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Industrial Ethernet Book Issue 68 / 36
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Using ANSI/ISA-99 standards to improve control system security

Industrial plant operators today aim to increase productivity, reduce costs and share information in real time across many industrial and enterprise systems. Adding to these pressures is the growing fear of cyber attacks, noting that the Stuxnet worm was specifically designed to disrupt an industrial process. Operators are being asked to isolate automation systems just as ever greater interconnectedness is demanded. How to reconcile the two? Eric Byres explains how the 'zone and conduit' model included in the ANSI/ISA-99 security standards provides a framework for dealing with network security concerns about the next Son-of-Stuxnet worm.

AS CORPORATE NETWORKS have converged with industrial control system (ICS) networks, many proprietary networks were replaced with commercial-off-the-shelf equipment using Ethernet-TCP/IP technology - a shift that has greatly increased control system complexity and interconnectedness. As a result, they now have many of the same vulnerabilities that have plagued enterprise networks. In addition, the controllers are now subject to new threat sources that they were never designed to handle. The result has been a significant increase in plant disruptions and shut-downs.

The Repository for Industrial Security Incidents (RISI1) is the world's largest database of security incidents in control and SCADA systems. An analysis of the data from 1982 to 2010 found that the type of incidents affecting control systems breaks down as follows:

50% of incidents were accidental

30% of incidents were malware-based

11% of incidents were external attackers

9% of incidents were internal attackers.

Problems arise from three common sources:

i) Proliferation of 'soft' targets - SCADA and ICS devices (PLCs, DCS controllers, IEDs and RTUs etc) were primarily designed for reliability and real-time I/O, rather than robust and secure networking. Many ICS devices will crash if they receive malformed network traffic or even high loads of correctly-formed data. Also, Windows PCs in these networks often run for months without security or antivirus updates, and are susceptible to outdated malware.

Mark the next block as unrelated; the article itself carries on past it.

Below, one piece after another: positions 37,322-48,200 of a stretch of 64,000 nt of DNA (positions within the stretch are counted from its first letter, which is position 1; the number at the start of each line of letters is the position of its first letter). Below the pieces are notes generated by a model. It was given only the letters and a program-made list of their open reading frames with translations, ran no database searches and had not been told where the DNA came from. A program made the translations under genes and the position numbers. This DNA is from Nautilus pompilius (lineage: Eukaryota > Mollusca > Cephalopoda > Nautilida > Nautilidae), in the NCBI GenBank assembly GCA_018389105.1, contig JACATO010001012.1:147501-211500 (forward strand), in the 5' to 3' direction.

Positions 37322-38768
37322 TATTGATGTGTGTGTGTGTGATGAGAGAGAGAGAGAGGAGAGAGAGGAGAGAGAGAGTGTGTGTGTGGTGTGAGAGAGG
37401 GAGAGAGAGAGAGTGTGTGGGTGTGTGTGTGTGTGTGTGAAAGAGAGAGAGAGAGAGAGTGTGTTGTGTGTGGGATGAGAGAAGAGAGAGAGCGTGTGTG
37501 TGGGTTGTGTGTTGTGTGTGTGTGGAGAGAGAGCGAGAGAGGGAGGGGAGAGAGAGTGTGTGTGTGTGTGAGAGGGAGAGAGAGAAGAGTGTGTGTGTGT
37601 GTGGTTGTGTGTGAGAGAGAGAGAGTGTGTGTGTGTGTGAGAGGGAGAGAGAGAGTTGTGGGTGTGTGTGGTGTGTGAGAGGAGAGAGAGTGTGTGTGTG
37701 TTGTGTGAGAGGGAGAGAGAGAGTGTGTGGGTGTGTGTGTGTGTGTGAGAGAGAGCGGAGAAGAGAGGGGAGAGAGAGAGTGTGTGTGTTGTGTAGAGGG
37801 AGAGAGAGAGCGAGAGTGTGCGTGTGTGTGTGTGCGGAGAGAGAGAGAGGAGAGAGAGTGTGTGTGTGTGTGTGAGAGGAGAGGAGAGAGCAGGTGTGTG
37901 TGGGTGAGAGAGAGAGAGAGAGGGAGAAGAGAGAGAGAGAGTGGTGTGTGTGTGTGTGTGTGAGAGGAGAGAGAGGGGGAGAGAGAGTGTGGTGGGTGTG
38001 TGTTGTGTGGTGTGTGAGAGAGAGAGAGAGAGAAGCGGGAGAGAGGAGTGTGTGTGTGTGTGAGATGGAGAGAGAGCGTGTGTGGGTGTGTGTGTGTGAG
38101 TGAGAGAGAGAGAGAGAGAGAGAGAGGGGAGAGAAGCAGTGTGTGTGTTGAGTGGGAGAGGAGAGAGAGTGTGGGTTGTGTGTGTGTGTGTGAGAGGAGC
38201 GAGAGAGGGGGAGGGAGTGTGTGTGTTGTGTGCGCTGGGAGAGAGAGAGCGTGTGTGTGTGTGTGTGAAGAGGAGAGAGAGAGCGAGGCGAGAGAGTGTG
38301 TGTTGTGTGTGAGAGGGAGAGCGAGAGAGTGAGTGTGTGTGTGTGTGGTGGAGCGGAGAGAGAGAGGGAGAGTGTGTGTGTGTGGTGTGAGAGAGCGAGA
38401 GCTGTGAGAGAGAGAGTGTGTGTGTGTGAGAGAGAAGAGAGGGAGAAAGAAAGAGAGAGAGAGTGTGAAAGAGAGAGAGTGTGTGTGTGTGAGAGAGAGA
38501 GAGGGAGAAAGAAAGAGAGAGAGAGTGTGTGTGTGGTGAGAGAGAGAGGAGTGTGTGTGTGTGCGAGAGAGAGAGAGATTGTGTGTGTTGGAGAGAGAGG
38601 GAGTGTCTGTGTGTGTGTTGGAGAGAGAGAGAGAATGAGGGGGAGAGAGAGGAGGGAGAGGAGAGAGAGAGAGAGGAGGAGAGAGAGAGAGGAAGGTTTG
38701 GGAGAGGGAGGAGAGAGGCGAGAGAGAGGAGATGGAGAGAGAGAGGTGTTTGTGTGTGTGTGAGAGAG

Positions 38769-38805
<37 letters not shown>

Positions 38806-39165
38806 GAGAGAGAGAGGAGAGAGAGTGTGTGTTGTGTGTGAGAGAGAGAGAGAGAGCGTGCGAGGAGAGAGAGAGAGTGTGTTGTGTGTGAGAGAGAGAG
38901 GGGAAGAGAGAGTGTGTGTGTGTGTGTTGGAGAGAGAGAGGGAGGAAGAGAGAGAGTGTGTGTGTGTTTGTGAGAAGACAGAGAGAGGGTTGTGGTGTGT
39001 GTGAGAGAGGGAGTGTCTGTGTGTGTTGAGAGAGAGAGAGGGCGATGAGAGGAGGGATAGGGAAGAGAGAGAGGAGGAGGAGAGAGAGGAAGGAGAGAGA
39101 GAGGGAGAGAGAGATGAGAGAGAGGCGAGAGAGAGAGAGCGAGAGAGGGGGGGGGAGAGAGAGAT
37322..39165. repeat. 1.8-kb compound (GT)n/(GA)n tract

Fig. 1. Possible pathways into the control system: Remote maintenance and diagnostics connections, historian and MES servers shared with business users, remote access modems, serial connections,wireless systems,mobile laptops, USB devices and data files.

ii) Multiple points of entry - Even without a direct connection to the Internet, modern control systems are accessed by numerous external sources (Fig. 1) - all a potential source of infection or attack. These include:

Remote maintenance/diagnostics connections

Historian and MES servers shared with business users

Remote access modems

Serial connections

Wireless systems

Mobile laptops

USB devices

Data files (e.g., pdf or PLC project files).

These pathways are underestimated and poorly documented by industrial system owners and operators. Says Sean McGurk, the Director of National Cybersecurity and Communications Integration Centre (NCCIC) at the US Department of Homeland Security: 'In our experience in conducting hundreds of vulnerability assessments in the private sector, in no case have we ever found the operations network, the SCADA system or energy management system separated from the enterprise network.

'On average, we see 11 direct connections between those networks. In extreme cases, we have identified up to 250 connections between the actual producing network and the enterprise network.'2

As the Stuxnet worm showed, these pathways can be readily exploited by malware and other disruptive elements. Stuxnet used at least eight different propagation mechanisms, including USB drives, PLC project files and print servers to work its way into the victim's control system.

iii) Poor internal network segmentation - Control networks are now more complex than ever, comprising often thousands of individual devices. Many such networks have virtually no segmentation, so problems originating in one part can quickly spread to other areas.

ANSI/ISA-99 security model

Given such concerns, what can be done to secure systems? It is unlikely that engineers will be able to significantly reduce the number of internal and external pathways into their facilities. Furthermore, modern IT technologies now demand a steady stream of electronic data onto the plant floor, posing a security risk.

There is limited opportunity to address soft target proliferation short term. Aggressive patching helps reduce the risk of exposed operating system vulnerabilities, but most plant operators are dependent on their ICS/SCADA equipment vendors to secure the controllers and ICS software products. Unfortunately, this has met with limited success. As of December 2011, the US ICS-CERT had published 137 advisories on control system products3 with known security vulnerabilities. Fewer than half of these had patches available at the close of the year.